Creating a Donor-Centric Culture

Kate Atkins

The people you serve in your communities depend on you to be there. Having a strong donor-relation strategy improves the sustainability of your organization. How do you get everyone in your agency involved? How do you create an organizational culture that is obsessed with its donors? Get started with two steps.

Clarifying Your Personal and Shared Values

The first step to creating a donor-centric organization, an organization that puts high value on anyone giving time and/or money, is finding out what you value now. As a leader you have to understand fully, the values that guide you. What ethics, standards, and ideals do you use when you make every single decision each day? 

What are the personal values of your staff and volunteers? Your job as leader is to figure out how their personal values mesh with the values of the organization. Employees are significantly more engaged when they believe they can stay true to their beliefs. You must honor their diverse values but also continually remind them of their shared values.

So how do you find your organization’s shared values? Listen! Ask people why they do what they do. Shared values cannot be dictated. You need consensus. Staff and volunteers need to feel that they are a part of the process. They need to hold one another accountable to those values. In Wipfli’s nonprofit and government practice we have a diverse group of people and a diverse group of values. One value we share is that we “believe in what our clients do.” That is one of our values that ties us together, gets us all out of bed each morning, and makes us happy to be here and be working with each other and the organizations we serve.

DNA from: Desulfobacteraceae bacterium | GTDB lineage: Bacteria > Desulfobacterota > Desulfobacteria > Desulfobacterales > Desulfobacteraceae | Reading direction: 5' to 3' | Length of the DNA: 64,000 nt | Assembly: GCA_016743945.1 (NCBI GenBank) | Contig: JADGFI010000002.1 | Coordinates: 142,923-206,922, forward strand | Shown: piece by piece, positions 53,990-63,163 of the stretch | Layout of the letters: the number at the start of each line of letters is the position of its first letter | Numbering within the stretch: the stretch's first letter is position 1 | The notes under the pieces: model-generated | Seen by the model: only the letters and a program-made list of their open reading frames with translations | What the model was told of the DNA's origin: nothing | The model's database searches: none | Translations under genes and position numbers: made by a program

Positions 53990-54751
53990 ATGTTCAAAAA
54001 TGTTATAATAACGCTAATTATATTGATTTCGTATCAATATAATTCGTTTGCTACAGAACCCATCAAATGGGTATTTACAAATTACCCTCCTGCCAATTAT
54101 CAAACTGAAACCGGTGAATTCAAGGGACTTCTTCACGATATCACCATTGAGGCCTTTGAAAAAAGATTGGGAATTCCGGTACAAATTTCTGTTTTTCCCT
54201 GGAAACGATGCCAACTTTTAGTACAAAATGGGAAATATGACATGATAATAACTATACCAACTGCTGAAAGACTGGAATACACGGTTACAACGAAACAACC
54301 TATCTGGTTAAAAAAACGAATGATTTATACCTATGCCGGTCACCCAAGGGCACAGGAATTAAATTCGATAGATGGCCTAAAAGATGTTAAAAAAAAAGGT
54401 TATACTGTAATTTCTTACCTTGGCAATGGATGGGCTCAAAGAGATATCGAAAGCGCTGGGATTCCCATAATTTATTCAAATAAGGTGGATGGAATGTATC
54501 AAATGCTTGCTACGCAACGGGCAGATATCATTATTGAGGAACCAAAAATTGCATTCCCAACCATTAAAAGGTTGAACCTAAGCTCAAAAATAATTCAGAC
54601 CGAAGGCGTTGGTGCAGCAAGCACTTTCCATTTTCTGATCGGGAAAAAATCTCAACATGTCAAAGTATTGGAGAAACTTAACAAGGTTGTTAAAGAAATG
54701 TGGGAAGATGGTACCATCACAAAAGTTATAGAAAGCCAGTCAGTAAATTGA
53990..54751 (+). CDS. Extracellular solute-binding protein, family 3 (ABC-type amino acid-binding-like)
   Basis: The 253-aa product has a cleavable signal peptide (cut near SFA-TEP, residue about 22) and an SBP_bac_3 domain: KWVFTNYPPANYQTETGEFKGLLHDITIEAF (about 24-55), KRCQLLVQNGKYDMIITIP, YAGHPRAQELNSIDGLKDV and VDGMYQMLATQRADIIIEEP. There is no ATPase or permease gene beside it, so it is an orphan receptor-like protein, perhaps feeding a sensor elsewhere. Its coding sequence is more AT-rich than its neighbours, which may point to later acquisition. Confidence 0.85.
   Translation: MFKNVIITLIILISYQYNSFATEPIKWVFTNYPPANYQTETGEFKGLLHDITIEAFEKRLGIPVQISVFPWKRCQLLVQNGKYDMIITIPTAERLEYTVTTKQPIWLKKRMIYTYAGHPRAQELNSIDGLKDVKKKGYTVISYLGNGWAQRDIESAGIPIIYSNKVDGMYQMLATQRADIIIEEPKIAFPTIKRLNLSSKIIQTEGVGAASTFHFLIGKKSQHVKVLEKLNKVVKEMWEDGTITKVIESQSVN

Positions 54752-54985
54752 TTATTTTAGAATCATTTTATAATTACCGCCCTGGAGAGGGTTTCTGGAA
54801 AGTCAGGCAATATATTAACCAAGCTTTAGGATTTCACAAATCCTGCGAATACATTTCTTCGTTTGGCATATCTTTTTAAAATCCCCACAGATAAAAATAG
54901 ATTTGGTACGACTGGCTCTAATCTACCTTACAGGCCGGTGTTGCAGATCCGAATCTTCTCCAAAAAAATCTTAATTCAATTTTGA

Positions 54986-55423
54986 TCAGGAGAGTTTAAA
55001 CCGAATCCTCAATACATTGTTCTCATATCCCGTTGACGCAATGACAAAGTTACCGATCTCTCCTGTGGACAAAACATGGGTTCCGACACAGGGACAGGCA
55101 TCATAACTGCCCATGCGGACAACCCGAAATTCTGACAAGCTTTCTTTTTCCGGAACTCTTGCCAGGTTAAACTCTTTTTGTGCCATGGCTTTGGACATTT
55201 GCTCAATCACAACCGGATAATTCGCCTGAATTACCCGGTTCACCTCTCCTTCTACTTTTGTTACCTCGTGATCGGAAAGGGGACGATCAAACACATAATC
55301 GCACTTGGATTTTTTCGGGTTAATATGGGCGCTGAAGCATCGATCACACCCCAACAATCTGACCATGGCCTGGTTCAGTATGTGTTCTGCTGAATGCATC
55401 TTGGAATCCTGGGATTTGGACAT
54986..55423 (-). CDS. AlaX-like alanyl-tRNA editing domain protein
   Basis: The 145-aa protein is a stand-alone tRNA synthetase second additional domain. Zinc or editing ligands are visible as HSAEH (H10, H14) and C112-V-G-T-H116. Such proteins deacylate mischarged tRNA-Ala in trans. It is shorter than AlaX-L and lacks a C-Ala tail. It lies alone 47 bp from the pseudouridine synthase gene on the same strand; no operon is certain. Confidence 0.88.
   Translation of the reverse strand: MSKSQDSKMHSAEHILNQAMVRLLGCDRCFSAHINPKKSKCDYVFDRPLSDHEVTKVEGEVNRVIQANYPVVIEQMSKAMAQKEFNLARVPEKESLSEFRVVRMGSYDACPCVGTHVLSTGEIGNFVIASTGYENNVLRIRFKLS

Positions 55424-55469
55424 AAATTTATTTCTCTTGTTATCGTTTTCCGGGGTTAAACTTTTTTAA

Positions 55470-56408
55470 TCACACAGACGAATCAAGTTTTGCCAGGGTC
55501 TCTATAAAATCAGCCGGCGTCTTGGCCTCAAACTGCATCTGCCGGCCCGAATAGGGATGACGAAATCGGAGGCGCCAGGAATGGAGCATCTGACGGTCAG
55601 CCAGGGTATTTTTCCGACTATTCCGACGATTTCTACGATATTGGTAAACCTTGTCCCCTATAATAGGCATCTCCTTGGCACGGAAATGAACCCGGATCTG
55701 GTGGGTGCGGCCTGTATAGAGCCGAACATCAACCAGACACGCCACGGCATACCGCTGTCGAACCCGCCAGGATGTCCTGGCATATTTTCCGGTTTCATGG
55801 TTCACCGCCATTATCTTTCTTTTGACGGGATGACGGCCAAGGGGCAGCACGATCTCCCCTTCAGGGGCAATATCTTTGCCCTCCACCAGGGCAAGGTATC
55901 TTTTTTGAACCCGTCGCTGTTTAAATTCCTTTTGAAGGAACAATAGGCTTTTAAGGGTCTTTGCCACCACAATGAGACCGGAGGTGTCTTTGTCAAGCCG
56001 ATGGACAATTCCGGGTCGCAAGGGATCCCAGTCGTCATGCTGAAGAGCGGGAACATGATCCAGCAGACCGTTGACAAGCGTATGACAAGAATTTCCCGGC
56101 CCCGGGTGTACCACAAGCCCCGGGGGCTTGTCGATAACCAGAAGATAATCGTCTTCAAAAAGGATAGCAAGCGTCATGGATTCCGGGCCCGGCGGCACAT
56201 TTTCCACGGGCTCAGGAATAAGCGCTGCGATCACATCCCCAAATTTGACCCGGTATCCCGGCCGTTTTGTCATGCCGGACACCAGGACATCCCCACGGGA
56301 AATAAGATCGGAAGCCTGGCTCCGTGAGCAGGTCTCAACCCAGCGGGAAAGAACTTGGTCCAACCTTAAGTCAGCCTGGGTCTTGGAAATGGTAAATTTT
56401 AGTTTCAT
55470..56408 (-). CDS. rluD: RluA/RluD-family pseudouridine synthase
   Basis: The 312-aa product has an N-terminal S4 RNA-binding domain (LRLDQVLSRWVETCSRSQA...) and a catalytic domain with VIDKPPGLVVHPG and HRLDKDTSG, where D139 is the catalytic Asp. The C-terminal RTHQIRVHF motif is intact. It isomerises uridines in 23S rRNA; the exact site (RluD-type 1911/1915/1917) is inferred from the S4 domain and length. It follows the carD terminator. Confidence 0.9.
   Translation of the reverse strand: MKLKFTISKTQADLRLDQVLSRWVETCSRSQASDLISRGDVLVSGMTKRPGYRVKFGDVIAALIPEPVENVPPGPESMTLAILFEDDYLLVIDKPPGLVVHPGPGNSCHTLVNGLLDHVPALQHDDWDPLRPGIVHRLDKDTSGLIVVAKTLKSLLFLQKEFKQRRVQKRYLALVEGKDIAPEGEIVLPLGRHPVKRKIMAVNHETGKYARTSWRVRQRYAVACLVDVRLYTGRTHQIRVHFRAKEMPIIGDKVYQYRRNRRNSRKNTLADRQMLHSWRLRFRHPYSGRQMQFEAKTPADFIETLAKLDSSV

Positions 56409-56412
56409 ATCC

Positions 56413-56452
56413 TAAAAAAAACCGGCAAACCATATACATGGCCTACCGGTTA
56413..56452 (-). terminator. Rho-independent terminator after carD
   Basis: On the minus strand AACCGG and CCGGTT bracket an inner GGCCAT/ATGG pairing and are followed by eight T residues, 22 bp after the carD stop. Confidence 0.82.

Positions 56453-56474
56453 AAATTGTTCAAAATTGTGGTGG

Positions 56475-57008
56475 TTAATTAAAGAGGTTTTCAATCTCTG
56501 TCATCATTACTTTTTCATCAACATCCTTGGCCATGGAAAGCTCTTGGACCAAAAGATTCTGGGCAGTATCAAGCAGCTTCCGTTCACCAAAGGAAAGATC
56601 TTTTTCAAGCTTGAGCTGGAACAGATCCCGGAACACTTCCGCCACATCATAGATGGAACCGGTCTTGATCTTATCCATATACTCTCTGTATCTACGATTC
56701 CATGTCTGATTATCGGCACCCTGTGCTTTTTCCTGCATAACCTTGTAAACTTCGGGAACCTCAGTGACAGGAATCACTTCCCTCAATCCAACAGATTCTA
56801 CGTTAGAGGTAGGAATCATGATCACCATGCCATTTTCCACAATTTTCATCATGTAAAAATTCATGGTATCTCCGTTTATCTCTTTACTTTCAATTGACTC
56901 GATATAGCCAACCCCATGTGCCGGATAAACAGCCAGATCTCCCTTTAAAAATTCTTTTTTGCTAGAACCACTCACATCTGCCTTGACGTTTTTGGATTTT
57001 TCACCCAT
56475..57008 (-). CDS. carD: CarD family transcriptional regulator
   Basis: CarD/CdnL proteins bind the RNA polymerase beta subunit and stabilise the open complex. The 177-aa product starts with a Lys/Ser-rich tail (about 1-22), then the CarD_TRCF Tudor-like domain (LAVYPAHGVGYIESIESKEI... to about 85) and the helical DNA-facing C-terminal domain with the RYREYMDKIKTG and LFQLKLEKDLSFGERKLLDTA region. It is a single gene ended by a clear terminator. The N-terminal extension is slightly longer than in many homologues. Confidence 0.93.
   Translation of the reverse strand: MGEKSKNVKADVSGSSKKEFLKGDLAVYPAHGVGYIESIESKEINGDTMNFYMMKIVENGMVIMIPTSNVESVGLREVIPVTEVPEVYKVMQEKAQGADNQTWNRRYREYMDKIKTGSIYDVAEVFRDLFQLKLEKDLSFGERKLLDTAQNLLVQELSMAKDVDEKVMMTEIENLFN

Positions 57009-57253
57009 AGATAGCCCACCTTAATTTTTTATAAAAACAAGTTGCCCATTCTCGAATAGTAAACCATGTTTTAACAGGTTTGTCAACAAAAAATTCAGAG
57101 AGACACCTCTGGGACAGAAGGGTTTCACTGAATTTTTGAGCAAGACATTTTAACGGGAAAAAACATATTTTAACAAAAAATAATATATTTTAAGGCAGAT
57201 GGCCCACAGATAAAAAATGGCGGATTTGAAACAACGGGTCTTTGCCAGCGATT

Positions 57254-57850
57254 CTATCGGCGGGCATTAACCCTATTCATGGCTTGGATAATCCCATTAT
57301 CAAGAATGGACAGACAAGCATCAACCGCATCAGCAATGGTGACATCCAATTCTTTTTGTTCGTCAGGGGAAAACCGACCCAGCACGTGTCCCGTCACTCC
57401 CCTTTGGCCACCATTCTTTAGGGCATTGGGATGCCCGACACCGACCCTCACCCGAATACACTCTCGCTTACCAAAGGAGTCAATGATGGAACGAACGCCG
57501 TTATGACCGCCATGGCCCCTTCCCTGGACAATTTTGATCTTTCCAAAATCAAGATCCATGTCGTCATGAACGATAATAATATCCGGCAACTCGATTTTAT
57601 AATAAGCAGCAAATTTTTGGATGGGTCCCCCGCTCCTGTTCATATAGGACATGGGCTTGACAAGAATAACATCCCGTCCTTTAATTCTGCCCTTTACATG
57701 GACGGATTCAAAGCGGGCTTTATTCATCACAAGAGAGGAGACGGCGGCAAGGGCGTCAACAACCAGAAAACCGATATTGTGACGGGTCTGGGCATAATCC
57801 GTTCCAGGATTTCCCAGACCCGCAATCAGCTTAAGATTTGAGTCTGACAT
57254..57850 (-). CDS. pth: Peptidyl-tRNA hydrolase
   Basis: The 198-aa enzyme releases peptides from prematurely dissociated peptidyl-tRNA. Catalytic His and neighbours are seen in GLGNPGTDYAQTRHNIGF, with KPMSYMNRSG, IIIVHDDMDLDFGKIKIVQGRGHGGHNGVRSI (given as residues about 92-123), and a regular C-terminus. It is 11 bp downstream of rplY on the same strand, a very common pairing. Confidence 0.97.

Make donor-centricity a shared value. Ensure everyone in your organization sincerely realizes the importance of those who give time and/or money. Help your staff and volunteers view donors as people who are looking to fulfill dreams and missions of their own…not ATM machines. Teach your staff and volunteers to see themselves as ambassadors of the organization.

Know your organization and make sure others do too!

I’m sure you realize how important it is to diversify your income. When grants are unpredictable, donations from individuals can give you unrestricted funds and additional resources. Knowing you want to raise money, however, is not the starting point for fund development. After you make being donor-centric a shared value, you must make sure your organization is prepared.

For effective fund development to occur, your agency must be effective. Each part of your agency can help or hinder the ability to raise money. Make sure you have materials or people ready to answer questions about your values, mission and vision, culture and organizational behavior, strategic plans, fiscal management, volunteer and staff roles, marketing and communications, business management and governance.

While only a select few may be specifically tasked with raising money, everyone in a donor-centric organization is an ambassador. No matter how they are connected to your agency, people in the community will ask them questions. To be an ambassador, they must know your story. Make sure your staff and volunteers know why you exist, what your great successes have been, and how you impact the community.